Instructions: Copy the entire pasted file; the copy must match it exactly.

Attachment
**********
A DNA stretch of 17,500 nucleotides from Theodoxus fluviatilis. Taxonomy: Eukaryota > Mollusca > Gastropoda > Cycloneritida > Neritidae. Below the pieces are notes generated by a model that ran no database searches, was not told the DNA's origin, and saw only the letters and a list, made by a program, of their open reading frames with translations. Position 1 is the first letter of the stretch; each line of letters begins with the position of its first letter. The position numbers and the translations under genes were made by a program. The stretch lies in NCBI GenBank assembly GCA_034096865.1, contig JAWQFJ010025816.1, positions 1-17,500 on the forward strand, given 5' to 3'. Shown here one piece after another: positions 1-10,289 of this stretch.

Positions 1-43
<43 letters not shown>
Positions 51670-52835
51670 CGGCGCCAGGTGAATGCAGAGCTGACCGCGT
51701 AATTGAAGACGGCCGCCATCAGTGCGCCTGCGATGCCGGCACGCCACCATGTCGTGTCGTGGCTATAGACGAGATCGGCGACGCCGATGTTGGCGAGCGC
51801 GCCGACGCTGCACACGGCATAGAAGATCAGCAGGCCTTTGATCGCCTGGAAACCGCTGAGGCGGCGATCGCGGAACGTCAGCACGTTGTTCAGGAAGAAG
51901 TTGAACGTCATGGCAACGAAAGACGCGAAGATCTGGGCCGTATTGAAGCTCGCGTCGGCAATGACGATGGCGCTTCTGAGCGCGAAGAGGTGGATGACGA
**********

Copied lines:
A DNA stretch of 17,500 nucleotides from Theodoxus fluviatilis. Taxonomy: Eukaryota > Mollusca > Gastropoda > Cycloneritida > Neritidae. Below the pieces are notes generated by a model that ran no database searches, was not told the DNA's origin, and saw only the letters and a list, made by a program, of their open reading frames with translations. Position 1 is the first letter of the stretch; each line of letters begins with the position of its first letter. The position numbers and the translations under genes were made by a program. The stretch lies in NCBI GenBank assembly GCA_034096865.1, contig JAWQFJ010025816.1, positions 1-17,500 on the forward strand, given 5' to 3'. Shown here one piece after another: positions 1-10,289 of this stretch.

Positions 1-43
<43 letters not shown>
Positions 51670-52835
51670 CGGCGCCAGGTGAATGCAGAGCTGACCGCGT
51701 AATTGAAGACGGCCGCCATCAGTGCGCCTGCGATGCCGGCACGCCACCATGTCGTGTCGTGGCTATAGACGAGATCGGCGACGCCGATGTTGGCGAGCGC
51801 GCCGACGCTGCACACGGCATAGAAGATCAGCAGGCCTTTGATCGCCTGGAAACCGCTGAGGCGGCGATCGCGGAACGTCAGCACGTTGTTCAGGAAGAAG
51901 TTGAACGTCATGGCAACGAAAGACGCGAAGATCTGGGCCGTATTGAAGCTCGCGTCGGCAATGACGATGGCGCTTCTGAGCGCGAAGAGGTGGATGACGA